Rewinding American identity

I recently watched a profoundly insightful lecture by New Yorker journalist and author George Packer at the University of California-Berkeley on “American Identity in the Age of Trump.” Packer’s lecture—which had previously been featured in a David Brooks column in the New York Times—provides a useful historical account of the deterioration of American politics, and how it wrought Trumpism. By exploring the different American stories jockeying for supremacy today, Packer gives us the tools we need to craft an identity to restore our democracy.

Packer’s theme is that American identity has collapsed amid polarization—that on an individual and community level, American life has grown ever more isolated, shrinking the common bonds we share as a national community.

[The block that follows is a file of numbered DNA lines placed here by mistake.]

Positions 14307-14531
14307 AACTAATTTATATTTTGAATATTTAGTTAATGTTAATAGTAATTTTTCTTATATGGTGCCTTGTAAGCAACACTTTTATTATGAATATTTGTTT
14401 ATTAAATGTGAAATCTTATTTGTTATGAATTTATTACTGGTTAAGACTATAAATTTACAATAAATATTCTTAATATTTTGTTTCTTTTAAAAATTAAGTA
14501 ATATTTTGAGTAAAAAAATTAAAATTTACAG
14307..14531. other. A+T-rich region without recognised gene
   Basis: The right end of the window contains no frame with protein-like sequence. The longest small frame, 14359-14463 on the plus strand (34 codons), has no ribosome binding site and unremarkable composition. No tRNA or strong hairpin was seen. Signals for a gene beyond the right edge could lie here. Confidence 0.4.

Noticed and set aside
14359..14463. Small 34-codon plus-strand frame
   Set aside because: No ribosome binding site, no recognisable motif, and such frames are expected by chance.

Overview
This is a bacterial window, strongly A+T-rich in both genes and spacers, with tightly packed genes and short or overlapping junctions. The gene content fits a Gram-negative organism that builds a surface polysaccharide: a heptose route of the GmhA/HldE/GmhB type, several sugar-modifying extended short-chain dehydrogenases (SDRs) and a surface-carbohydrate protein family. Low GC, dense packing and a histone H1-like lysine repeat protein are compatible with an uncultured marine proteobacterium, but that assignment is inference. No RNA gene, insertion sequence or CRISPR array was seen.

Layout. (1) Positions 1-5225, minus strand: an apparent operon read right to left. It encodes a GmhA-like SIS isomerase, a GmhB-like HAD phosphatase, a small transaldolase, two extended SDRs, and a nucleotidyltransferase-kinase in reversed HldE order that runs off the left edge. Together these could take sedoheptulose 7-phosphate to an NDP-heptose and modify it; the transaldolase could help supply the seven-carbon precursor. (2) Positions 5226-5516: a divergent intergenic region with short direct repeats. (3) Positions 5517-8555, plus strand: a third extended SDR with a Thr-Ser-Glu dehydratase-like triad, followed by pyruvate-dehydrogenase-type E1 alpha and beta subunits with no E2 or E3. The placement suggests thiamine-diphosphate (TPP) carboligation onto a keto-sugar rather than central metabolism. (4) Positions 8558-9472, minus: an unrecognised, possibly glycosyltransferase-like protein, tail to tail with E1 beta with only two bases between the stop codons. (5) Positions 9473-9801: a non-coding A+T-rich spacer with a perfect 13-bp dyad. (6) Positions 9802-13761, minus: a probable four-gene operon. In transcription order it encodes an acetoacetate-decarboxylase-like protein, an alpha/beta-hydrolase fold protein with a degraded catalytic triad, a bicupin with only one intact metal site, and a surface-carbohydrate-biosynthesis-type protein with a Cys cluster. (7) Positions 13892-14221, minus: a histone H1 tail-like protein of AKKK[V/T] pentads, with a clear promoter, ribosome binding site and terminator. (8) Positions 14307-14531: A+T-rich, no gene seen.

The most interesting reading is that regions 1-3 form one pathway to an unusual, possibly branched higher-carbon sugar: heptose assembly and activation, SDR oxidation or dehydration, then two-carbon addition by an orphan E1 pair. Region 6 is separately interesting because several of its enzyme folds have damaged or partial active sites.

He points to data showing a correlation between rising polarization, inequality, and immigration since the 1970s. “A smaller pie,” he argues, “divided into less and less equal slices among people who look less and less alike drives us toward cynical and hateful extremes.”

This sense of alienation has been driven by disillusionment with our institutions—not least of which include our political parties, according to Packer. Over the course of the twentieth century, the Democrats were the party of the “fair shake,” while the Republicans were the party of “getting ahead,” as he puts it. The parties more or less neatly aligned with workers and business, respectively.